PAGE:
– Mary Drost, convener, Planning Backlash, Camberwell
Bullying shifts south-east
John Brumby, not satisfied with bullying Footscray residents affected by the $4.3 billion new rail line, from Southern Cross through Footscray to Little River, now bullies southern pensioners and retirees.
Mr Brumby’s message to residents in the west that the new rail line will go ahead regardless of the findings of any study on its impact on residents and the environment reeks of the bully-boy tactics well practised by his government.
Charging in to break up the Westerfield picket line, manned by locals in their senior years, is the latest new low for this government. Once again, Brumby’s mantra – regardless of residents and the environment – wins the day, but perhaps not the next state election.
– Darlene Reilly, Sunshine
Biting the hand
If the ALP want to win votes from the Greens (“What’s eating Labor”, 19/9) they should not have bulldozed the Westerfield heritage bushland last week. And they should not bulldoze the environmentally significant Pines Flora and Fauna Reserve (also in the Peninsula Link reservation at Frankston) or the Coomoora woodland.
Nor should they be dreaming of putting a north-east link freeway through the Yarra Flats at Banyule. Nor should they have voted, with Coalition support, to take 43,600 hectares of green wedge land for urban development.
– Rosemary West, Edithvale
Woodland lost, questions remain
State Roads Minister Tim Pallas justifies destruction of the Westerfield property’s heritage bushland to construct the Peninsula Link freeway with the claim that “work commenced in this area with all the necessary heritage and environmental approvals and permits in place following extensive planning” (Letters, 2/10).
Wrong, Mr Pallas. You must surely be aware that VCAT – our civil justice court – is hearing questions as to why native vegetation is being cleared from the site before “vegetation offsets” have been secured to comply with Victoria’s Native Vegetation Management Framework (“vegetation offsets” provide like-for-like vegetation at another location in lieu of that to be destroyed).
Westerfield’s rare and pristine “grassy woodland”, which has been destroyed in 48 hours, should have had the question of offsets resolved before clearing of any vegetation. The government should follow due process and not change soundly based laws that protect our environment.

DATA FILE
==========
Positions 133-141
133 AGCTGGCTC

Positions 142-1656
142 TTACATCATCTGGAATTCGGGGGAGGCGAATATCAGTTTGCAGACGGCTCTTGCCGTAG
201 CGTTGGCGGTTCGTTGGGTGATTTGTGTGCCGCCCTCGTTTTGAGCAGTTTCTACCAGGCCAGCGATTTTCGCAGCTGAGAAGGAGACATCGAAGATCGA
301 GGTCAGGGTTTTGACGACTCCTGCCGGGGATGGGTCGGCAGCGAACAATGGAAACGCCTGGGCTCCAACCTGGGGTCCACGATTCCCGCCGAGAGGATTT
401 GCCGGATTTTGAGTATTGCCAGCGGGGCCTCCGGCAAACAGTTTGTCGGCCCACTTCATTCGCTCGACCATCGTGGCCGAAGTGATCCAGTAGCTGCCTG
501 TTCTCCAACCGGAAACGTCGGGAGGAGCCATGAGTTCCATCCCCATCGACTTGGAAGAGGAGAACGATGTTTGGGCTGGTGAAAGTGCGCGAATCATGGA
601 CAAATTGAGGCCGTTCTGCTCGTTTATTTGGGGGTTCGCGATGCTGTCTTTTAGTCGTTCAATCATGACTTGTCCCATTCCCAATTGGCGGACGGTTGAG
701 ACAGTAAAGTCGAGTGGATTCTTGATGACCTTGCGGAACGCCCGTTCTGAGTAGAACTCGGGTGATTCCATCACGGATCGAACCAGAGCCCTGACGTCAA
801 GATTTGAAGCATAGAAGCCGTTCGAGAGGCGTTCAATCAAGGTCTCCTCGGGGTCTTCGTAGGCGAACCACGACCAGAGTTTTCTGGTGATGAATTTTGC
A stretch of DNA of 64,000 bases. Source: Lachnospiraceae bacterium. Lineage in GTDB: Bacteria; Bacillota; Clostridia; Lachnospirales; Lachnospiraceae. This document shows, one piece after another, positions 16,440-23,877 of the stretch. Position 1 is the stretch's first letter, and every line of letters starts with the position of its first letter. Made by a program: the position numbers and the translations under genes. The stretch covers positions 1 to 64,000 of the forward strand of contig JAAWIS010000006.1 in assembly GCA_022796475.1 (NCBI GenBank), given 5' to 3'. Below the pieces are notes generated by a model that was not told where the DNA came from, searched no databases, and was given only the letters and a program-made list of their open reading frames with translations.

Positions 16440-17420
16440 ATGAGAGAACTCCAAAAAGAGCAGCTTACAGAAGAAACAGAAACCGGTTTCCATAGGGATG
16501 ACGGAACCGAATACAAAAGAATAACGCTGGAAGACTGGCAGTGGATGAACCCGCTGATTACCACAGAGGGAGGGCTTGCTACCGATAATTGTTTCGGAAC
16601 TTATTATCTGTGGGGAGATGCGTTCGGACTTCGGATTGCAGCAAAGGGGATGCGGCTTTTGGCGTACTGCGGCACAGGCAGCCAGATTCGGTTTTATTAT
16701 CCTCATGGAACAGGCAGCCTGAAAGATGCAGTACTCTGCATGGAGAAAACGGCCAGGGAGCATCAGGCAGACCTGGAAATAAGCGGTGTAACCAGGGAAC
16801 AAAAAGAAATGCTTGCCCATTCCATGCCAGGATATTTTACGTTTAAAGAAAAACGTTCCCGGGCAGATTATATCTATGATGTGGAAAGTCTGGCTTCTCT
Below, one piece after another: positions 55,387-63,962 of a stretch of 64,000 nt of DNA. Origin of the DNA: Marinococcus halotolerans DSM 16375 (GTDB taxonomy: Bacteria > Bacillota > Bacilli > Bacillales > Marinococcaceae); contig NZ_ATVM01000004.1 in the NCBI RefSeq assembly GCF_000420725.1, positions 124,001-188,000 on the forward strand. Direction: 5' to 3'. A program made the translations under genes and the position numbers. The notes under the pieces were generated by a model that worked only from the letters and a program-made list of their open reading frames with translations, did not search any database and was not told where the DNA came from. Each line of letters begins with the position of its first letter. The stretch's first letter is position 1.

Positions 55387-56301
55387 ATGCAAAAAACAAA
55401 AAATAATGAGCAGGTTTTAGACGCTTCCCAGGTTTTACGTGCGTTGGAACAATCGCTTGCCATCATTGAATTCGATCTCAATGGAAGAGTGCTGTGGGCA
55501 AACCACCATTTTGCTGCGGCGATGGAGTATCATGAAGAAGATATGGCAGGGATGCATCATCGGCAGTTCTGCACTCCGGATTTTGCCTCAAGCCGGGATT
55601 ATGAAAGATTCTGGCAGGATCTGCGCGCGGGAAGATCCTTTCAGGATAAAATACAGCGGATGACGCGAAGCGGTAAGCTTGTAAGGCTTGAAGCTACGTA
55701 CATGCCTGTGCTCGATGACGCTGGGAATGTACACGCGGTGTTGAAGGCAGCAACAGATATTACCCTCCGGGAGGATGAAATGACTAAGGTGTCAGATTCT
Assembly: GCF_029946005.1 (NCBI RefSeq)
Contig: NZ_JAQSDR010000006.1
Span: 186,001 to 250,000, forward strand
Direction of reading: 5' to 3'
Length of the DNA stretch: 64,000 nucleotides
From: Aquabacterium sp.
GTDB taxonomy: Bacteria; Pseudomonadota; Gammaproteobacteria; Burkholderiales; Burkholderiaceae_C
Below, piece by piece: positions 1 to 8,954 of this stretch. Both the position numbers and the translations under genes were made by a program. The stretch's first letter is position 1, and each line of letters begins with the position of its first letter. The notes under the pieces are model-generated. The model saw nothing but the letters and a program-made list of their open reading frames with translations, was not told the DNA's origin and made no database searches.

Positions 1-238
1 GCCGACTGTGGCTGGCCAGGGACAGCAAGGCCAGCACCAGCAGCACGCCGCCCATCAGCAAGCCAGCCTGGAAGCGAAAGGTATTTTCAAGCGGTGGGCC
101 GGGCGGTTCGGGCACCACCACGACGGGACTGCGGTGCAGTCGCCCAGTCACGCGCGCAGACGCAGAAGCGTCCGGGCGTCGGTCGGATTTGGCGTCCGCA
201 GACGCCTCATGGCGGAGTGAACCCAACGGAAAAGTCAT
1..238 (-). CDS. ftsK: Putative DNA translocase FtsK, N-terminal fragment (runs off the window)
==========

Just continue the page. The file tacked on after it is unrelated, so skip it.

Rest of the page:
– Joyce and Simon Welsh, Westerfield, Frankston
We are misinformed
Tim Pallas’s claim that the heritage-listed Westerfield land was available for clearing in June is misleading. Heritage Victoria’s final decision regarding the property was handed down on July 28. An appeal committee found the initial approval of March 17 was flawed. Final approval was given on September 9, meaning that if work was started in June it would have been without the necessary approval of Heritage Victoria.
There is a history of misinformation. In August 2007, Mr Pallas announced the statutory offsets for native vegetation cleared for EastLink and claimed that a parcel of land in Langwarrin was “now Crown land”. This statement was false then and remains so now, despite the law that these matters are to be finalised 12 months after construction starts.
The land remains in private hands and the $600,000 payment for its improvement remains in limbo, pending a planning scheme amendment and its subdivision from a larger site.
There are laws that govern the preservation of our landscape and heritage and norms that apply to truth and sound governance. These laws and norms have been treated with contempt.
– Jim Kerin, Frankston
(I also posted this at Avatar-Forums.com.)